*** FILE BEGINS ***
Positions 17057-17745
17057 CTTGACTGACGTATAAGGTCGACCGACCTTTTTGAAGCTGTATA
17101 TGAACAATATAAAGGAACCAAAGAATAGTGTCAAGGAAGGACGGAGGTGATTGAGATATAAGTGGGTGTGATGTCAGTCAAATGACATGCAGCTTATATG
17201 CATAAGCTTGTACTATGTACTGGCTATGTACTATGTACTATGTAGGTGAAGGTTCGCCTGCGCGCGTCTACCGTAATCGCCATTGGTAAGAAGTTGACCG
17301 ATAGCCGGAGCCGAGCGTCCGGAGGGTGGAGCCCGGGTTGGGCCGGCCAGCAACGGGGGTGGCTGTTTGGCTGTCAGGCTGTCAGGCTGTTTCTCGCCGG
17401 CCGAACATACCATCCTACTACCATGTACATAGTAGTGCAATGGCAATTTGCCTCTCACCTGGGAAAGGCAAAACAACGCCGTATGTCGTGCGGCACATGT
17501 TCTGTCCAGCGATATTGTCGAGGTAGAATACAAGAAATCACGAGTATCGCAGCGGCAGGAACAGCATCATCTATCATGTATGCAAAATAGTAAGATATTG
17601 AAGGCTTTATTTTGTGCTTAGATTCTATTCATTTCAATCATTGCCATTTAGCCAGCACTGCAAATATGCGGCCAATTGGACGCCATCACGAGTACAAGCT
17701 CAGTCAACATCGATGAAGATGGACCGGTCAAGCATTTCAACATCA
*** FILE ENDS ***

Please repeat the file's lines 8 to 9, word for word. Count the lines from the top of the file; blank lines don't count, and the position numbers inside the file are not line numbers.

17601 AAGGCTTTATTTTGTGCTTAGATTCTATTCATTTCAATCATTGCCATTTAGCCAGCACTGCAAATATGCGGCCAATTGGACGCCATCACGAGTACAAGCT
17701 CAGTCAACATCGATGAAGATGGACCGGTCAAGCATTTCAACATCA